In this personal and poignant collection, the author of the New York Times bestseller The Black Friend examines the culture of masculinity through the lens of a Black man. What does it mean to be a man today? How does the pervasive yet elusive idea of “masculine toxicity” actually reflect men’s experiences—particularly those of color—and how they navigate the world?
In this thought-provoking collection of essays, poems, and short reflections, Frederick Joseph contemplates these questions and more as he explores issues of masculinity and patriarchy from both a personal and cultural standpoint. From fatherhood, and “manning up” to abuse and therapy, he fearlessly and thoughtfully tackles the complex realities of men’s lives today and their significance for society, lending his insights as a Black man.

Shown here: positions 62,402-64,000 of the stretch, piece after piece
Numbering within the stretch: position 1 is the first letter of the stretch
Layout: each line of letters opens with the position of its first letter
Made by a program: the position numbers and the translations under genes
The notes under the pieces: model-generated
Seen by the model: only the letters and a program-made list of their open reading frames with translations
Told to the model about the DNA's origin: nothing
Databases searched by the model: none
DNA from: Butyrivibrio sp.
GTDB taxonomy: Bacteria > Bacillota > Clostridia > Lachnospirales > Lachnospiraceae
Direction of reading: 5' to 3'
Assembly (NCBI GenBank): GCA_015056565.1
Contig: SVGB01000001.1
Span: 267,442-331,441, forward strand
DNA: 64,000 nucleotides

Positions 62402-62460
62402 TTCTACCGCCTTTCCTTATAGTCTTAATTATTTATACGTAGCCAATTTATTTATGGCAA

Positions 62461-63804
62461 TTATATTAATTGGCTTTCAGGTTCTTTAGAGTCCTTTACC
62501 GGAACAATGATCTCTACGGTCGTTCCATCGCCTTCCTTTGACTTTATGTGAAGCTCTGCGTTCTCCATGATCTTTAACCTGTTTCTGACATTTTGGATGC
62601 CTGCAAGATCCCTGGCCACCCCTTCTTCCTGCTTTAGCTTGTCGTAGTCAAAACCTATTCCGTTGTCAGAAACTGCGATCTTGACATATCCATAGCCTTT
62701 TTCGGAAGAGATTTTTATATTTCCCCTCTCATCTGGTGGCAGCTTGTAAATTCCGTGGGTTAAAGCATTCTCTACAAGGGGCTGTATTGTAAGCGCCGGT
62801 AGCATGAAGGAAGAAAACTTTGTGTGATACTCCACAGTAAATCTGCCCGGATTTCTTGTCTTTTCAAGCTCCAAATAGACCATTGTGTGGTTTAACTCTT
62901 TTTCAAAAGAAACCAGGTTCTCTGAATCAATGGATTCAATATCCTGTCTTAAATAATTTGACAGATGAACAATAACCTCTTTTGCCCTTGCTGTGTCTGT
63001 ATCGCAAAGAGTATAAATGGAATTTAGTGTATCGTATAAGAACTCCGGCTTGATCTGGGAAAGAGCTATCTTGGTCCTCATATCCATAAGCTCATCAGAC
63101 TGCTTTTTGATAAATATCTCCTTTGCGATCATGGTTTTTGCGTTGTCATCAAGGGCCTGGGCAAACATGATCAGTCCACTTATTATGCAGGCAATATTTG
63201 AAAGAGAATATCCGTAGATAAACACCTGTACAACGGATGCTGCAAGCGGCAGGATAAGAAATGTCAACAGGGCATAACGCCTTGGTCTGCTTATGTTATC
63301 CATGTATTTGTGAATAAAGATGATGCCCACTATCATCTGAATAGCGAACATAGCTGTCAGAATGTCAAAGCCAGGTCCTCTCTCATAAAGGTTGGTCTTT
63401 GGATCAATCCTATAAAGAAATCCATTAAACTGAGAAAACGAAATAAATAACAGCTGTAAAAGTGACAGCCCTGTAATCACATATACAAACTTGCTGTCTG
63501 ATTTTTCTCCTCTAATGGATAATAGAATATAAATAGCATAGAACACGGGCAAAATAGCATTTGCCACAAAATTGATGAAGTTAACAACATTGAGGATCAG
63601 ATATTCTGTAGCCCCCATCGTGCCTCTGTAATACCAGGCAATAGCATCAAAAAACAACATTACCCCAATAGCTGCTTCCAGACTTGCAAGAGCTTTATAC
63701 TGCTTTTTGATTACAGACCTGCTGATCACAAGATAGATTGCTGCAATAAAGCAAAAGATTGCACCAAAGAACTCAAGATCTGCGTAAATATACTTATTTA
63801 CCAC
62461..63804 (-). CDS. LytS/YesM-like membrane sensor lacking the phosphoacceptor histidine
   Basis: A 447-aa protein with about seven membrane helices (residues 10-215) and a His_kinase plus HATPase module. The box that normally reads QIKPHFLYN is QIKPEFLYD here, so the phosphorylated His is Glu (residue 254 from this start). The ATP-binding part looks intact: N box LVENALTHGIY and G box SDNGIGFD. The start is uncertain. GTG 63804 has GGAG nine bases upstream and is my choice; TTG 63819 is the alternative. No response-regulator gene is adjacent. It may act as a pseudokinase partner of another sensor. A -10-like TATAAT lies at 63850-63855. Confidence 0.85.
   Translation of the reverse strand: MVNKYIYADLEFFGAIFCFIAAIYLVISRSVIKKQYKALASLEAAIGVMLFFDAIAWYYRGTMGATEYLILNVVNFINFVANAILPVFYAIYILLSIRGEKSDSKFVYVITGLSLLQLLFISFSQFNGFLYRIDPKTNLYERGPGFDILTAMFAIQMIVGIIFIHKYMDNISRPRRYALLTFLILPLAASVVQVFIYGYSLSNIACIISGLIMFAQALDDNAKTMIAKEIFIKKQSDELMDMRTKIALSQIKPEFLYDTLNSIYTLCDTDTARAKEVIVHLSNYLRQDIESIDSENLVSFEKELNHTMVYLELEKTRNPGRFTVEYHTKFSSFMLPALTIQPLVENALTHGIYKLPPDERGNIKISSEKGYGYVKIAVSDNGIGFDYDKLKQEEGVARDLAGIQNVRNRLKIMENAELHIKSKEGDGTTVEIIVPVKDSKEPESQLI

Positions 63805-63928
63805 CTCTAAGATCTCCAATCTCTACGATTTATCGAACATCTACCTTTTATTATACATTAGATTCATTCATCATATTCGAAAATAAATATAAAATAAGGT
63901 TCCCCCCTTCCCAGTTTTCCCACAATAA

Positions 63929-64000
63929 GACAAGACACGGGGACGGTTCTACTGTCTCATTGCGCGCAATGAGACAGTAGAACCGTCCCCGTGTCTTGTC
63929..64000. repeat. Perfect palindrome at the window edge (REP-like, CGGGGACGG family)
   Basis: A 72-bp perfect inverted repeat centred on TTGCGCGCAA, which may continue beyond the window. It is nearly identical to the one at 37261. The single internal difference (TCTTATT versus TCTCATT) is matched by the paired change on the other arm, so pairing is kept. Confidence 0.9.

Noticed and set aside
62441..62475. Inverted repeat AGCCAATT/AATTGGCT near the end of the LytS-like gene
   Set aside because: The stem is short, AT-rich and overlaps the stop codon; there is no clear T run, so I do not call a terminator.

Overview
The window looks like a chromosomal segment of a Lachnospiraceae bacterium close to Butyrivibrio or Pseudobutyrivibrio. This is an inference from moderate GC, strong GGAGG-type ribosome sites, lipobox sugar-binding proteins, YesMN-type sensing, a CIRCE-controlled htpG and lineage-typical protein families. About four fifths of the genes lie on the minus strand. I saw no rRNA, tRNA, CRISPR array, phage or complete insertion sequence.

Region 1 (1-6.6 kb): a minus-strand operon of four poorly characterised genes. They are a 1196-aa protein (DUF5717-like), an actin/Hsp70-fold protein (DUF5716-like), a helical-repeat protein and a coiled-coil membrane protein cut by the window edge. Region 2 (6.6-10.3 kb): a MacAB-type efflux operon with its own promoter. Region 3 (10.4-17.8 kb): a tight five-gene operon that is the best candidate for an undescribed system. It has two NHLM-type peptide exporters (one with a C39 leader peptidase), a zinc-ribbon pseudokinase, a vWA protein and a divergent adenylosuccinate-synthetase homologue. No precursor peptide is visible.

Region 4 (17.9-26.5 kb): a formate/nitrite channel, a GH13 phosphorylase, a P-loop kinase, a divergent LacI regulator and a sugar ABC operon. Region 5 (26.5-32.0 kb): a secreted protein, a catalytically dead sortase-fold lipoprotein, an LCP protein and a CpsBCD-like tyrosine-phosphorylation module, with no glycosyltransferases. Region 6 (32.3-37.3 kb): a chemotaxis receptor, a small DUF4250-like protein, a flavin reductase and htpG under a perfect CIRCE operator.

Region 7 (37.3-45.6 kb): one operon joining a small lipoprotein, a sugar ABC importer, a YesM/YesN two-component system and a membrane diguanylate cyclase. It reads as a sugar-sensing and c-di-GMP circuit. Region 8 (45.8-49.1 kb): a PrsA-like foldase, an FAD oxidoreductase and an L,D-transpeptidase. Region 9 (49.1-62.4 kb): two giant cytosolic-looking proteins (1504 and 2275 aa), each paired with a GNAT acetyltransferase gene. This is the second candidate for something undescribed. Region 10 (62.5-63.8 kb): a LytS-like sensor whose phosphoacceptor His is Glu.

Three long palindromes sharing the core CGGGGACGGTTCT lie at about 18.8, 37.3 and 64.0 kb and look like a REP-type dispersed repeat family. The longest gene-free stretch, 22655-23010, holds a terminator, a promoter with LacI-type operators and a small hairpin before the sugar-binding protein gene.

Written in Joseph’s unique voice, with an intelligence and raw honesty that demonstrates both his vulnerability and compassion, Patriarchy Blues forces us to consider the joys, pains, and destructive nature of manhood and the stereotypes it engenders.